The Cyber-Spy.Com Usenet Archive Feeds Directly
From The Open And Publicly Available Newsgroup
This Group And Thousands Of Others Are Available
On Most IS NNTP News Servers On Port 119.
Cyber-Spy.Com Is NOT Responsible For Any Topic,
Opinions Or Content Posted To This Or Any Other
Newsgroup. This Web Archive Of The Newsgroup And
Posts Are For Informational Purposes Only.
From: Richard Rasker
Subject: Re: So how DO you find the burned out bulb?
Date: Fri, 27 Dec 2002 15:43:08 GMT
Organization: de Kooi Internetdiensten
References: <firstname.lastname@example.org> <22JO9.515$Oc.email@example.com>
NNTP-Posting-Date: Fri, 27 Dec 2002 15:44:09 +0000 (UTC)
X-Newsreader: Mozilla/3.0 (compatible; StarOffice/5.2;Linux)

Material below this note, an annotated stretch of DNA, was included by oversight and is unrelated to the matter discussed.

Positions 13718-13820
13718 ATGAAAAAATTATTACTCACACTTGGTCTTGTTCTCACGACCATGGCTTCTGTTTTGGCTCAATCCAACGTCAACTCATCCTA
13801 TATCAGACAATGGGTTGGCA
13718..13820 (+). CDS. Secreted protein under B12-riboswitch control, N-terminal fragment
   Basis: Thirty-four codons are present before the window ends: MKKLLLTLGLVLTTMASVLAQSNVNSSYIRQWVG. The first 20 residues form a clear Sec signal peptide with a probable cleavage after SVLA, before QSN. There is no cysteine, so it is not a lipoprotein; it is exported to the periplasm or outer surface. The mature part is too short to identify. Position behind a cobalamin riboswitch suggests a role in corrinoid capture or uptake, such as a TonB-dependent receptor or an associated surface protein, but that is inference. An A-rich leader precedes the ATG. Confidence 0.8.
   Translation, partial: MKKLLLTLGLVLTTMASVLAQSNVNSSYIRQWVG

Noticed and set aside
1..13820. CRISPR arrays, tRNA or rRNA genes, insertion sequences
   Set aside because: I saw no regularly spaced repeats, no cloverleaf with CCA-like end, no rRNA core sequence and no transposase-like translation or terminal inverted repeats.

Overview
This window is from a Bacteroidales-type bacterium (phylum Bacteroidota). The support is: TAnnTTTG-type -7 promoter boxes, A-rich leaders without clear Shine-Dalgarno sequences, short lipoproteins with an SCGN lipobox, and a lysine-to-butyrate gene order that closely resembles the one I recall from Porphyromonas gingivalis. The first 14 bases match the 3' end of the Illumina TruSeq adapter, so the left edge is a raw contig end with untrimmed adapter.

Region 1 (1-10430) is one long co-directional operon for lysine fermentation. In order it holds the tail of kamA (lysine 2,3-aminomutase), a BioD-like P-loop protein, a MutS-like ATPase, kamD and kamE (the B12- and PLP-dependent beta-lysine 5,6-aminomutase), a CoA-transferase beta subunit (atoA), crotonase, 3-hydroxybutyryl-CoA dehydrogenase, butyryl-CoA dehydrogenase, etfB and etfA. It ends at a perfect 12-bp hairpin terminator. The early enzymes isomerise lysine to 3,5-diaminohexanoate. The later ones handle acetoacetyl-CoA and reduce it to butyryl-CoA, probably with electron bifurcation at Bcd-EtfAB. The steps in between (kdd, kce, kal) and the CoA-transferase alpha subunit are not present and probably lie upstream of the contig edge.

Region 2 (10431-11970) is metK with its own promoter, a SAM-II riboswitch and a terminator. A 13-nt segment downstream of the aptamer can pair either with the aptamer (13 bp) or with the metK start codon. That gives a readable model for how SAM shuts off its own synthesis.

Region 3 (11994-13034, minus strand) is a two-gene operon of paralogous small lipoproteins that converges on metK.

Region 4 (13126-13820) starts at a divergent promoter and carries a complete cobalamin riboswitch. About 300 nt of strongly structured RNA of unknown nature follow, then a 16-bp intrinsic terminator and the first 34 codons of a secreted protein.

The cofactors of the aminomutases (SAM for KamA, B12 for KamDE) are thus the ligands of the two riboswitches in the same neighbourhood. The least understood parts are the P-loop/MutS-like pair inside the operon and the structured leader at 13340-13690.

On 12/26/02, 8:48:14 PM, "Anthony Q. Bachler"=20
> I think the idea is to avoid pulling bulbs...
I can't get the earlier postings of this thread from my news server any =
more, so I don't know whether the following suggestion has previously=20
been made - please forgive me if it's old news:
A *very* simple method without pulling bulbs is to use an audio amplifie=
(preferably a guitar amp) as a capacitive AC detector. Simply plug in a =
guitar cable, slide the tip of the jack plug (which has this convenient =
indented shape) along the wire and listen for a sudden increase or=20
decrease in hum when skipping a bulb.
It should work with a normal stereo amp as well, though you'll have to=20
turn it up considerably higher (since both it's sensitivity and input=20
impedance are lower). Or use the mic input of a cassette player.
I use this method for finding breaks in any type of non-shielded cables =
(or it must be the shielding itself that's broken). If applying AC mains=
voltage is undesirable, I simply hook up a signal generator at a few KHz=
- of course with the ground lead connected to the amp ground.
Go Back To The Cyber-Spy.Com
Usenet Web Archive Index Of
The sci.electronics.design Newsgroup